The Sunday Telegraph (a major UK and international newspaper and website) published a story on the virtual reality abstract 3356 (Dr Dragos Chirnoaga from CUB Erasmus Hospital, Brussels, Belgium).
Click here to view the article on the newspaper’s website, and see full text below:
Sunday Telegraph, Sunday 2 June
Hypnosis works better than strong anaesthetic and could soon become the norm for elderly people undergoing arthritis operations following a landmark trial.
Medics have hailed the results of a new study where anaesthetic powerful enough to put patients to sleep was successfully replaced with a virtual reality experience.
Participants in need of shoulder, hand or knee operations were given headsets and taken on a virtual submarine tour, with a soothing female voice pointing out various fish and other underwater features.
They had each been given a local anaesthetic, but the virtual reality hypnosis distraction (VRHD) was used to replace the intravenous sedation such patients would normally have got.
This can put people to sleep, but does not induce the full controlled coma of a general anaesthetic.
Doctors at the CUB Erasmus Hospital in Brussels found that the VRHD successfully replaced intravenous sedation in three quarters of patients who had the submarine sedation during the operation.
Meanwhile 90 per cent of those who had VRHD for ten minutes before as well as during the operation did not require intravenous sedation.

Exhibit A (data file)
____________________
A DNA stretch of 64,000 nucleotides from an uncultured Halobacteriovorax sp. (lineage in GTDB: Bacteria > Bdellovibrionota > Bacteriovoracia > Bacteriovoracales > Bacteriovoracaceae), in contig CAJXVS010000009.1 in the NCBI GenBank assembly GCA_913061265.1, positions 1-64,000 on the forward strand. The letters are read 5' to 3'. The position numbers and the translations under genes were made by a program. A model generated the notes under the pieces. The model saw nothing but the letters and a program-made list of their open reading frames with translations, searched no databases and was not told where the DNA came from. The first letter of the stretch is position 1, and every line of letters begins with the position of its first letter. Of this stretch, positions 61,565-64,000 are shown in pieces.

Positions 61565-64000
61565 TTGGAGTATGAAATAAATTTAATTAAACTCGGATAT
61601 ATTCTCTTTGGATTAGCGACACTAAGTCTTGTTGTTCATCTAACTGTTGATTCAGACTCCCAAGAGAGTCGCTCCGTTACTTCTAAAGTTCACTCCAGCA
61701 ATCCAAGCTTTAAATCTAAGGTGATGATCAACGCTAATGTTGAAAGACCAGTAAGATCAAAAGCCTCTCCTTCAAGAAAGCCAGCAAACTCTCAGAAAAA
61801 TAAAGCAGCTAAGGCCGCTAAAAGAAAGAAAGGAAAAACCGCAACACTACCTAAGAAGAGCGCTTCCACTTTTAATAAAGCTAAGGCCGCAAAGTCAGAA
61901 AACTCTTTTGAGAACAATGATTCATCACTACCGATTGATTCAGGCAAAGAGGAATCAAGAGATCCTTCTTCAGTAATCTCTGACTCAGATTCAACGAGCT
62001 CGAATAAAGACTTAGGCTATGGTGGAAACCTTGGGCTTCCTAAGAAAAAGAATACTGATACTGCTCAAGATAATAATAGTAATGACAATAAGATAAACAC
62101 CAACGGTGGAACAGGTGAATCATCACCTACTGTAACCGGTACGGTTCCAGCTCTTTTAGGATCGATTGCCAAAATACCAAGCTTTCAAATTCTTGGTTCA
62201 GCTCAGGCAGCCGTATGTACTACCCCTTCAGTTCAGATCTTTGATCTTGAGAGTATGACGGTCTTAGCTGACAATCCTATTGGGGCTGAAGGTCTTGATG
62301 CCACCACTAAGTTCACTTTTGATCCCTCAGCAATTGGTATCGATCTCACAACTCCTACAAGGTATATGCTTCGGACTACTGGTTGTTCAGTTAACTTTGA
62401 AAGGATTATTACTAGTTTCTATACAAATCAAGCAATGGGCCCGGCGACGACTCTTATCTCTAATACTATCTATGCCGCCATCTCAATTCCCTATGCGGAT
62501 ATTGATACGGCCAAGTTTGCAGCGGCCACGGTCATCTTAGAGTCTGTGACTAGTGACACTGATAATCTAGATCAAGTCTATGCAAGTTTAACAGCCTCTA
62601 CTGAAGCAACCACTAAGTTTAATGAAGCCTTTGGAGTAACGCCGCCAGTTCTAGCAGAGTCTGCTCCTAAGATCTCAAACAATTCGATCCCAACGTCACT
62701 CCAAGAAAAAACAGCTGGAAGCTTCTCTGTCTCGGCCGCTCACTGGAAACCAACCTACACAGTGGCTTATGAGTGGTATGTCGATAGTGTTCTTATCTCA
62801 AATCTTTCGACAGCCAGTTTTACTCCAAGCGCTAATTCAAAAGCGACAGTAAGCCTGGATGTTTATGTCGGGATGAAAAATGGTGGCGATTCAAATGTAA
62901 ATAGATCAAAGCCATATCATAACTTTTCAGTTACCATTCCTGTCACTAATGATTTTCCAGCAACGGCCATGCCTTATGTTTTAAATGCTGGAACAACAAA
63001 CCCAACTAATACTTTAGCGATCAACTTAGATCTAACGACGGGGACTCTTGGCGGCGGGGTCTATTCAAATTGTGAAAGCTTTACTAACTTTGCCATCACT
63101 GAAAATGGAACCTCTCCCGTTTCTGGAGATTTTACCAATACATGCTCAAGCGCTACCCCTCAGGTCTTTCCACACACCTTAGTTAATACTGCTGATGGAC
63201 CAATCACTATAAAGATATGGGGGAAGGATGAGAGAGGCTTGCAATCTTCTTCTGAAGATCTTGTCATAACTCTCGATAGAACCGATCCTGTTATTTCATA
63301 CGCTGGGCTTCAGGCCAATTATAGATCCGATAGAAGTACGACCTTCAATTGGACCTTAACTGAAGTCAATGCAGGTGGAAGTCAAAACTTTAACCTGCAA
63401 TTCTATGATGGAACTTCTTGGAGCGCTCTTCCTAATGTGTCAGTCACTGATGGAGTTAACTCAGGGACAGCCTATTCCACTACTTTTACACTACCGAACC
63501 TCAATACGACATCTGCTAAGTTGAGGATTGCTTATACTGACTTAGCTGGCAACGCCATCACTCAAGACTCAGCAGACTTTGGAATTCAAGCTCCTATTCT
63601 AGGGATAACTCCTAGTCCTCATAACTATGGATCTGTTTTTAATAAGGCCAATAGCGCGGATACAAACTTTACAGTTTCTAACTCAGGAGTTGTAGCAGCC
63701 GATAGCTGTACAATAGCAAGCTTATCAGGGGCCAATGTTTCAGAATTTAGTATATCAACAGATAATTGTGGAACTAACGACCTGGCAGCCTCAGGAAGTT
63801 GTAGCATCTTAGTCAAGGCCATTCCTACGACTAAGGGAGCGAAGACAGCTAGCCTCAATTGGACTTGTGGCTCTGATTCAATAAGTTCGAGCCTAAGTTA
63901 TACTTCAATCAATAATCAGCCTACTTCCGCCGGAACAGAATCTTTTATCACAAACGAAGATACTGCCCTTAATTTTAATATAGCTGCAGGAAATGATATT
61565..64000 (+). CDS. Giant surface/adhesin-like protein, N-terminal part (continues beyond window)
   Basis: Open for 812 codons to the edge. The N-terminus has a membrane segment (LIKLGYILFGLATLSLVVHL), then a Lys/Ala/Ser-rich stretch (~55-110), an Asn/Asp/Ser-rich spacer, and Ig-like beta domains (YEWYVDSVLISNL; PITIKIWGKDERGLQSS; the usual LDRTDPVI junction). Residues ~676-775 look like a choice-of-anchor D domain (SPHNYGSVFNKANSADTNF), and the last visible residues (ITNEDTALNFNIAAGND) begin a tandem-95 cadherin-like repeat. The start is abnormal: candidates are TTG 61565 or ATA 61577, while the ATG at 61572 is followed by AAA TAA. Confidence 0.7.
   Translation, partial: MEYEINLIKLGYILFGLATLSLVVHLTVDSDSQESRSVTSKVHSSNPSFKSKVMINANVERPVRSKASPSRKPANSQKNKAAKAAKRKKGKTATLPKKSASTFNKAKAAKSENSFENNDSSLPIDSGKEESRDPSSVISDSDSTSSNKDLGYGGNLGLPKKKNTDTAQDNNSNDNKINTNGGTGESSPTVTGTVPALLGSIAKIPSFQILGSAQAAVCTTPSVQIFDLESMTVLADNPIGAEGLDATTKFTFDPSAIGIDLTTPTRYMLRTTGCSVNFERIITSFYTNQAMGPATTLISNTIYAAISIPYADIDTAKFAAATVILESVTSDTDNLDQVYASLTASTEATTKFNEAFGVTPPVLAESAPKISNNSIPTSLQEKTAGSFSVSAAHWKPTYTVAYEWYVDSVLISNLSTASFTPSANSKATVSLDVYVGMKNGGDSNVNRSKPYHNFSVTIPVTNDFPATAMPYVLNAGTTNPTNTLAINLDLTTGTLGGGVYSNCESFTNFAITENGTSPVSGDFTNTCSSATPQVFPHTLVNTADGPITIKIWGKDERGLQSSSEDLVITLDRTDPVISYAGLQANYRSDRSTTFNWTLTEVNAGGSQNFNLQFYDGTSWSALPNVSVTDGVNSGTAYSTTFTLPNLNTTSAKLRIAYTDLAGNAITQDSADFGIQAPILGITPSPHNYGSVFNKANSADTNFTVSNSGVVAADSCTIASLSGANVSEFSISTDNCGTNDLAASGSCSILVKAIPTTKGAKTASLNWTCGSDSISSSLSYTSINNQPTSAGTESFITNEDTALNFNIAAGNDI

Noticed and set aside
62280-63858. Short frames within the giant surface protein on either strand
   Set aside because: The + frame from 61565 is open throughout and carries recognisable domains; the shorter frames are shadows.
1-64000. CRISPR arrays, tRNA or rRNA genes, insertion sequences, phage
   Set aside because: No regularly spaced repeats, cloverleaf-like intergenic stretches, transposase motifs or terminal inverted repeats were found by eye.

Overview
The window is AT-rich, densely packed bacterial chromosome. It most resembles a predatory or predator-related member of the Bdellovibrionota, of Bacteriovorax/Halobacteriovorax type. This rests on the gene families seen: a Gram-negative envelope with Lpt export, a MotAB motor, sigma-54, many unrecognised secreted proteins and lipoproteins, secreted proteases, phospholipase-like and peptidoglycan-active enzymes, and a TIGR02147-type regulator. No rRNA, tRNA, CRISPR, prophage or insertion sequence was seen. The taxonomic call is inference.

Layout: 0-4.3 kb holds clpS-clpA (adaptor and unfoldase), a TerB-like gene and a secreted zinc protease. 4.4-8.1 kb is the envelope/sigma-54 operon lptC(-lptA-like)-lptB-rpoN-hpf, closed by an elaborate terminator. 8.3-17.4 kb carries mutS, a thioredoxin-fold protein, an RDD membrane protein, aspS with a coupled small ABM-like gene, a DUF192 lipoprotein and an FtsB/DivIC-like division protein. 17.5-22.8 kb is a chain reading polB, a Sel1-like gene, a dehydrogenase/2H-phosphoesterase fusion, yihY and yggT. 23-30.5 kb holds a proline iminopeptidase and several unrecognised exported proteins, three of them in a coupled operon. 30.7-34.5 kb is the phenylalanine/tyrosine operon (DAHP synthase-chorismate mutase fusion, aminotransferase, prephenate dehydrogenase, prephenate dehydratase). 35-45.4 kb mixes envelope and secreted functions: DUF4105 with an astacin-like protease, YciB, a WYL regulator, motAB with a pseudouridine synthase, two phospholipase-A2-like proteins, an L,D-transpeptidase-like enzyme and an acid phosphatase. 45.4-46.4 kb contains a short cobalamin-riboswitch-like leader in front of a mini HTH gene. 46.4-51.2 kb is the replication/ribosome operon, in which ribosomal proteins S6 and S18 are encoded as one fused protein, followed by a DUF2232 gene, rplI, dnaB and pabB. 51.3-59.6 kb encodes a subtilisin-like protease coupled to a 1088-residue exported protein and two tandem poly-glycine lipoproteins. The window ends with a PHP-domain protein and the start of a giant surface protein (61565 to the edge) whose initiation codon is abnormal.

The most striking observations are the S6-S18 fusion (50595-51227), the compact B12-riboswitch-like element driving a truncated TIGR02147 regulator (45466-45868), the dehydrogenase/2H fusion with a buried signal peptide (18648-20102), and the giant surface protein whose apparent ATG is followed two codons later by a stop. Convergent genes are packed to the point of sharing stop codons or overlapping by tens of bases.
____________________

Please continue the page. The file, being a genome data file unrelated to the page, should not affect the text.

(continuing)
The researchers said virtual reality hypnosis would be ideal for elderly patients undergoing these types of non-major joint operations because they do not come with the risks of heavy sedation and the longer recovery time.
Intravenous sedation typically causes side-effects such as drowsiness, headaches and dry mouth for several hours.
Dr Delphine Van Hecke, who co-led the research, said: “While it is not clear exactly how virtual reality works to reduce anxiety and pain, it’s thought that it creates a distraction that stops the mind feeling pain.
“Further studies should focus on other procedures suited for the use of VRHD, particularly its potential benefit in children as premedication or during low pain procedures.”
Presented at the Euroanaesthesia Congress in Vienna, the results also showed that patients receiving VRHD showed similar comfort and satisfaction levels before and during the procedure as those given intravenous sedation.
The virtual reality software, which allowed the patients to look round 360 degrees, was designed to slow the patients’ breathing rhythm.
Dr Dragos Chirnoaga, the other lead researcher, said: “Given the immersive and distracting nature of the virtual reality experience, this technology has the ability to act as a preventative intervention transforming local anaesthesia into a less distressing and potentially pain-free medical procedure.”
The trial involved 60 adults scheduled for orthopaedic surgery with a local anaesthetic. A control group of twenty were randomly assigned standard intravenous sedation without any virtual reality, while a second group was given VRHD during the procedure and only given intravenous sedation if patients reported pain scores of three out of 10.
The third group of 20 started the VRHD before the procedure. The results also showed a reduction in anxiety in patients who had not had intravenous sedation compared to those who had.
One-off cases of people undergoing operations without anaesthetic following hypnosis have long been reported, however scientists have until now failed to devise a standardised hypnosis approach which works for all patients.
Dr Chirnoaga said his method would need to be trialed on larger patient bodies before being approved for general use. Parallel research is also taking place into the genetic explanations for pain in a bid to devise therapies to “switch off” genes responsible.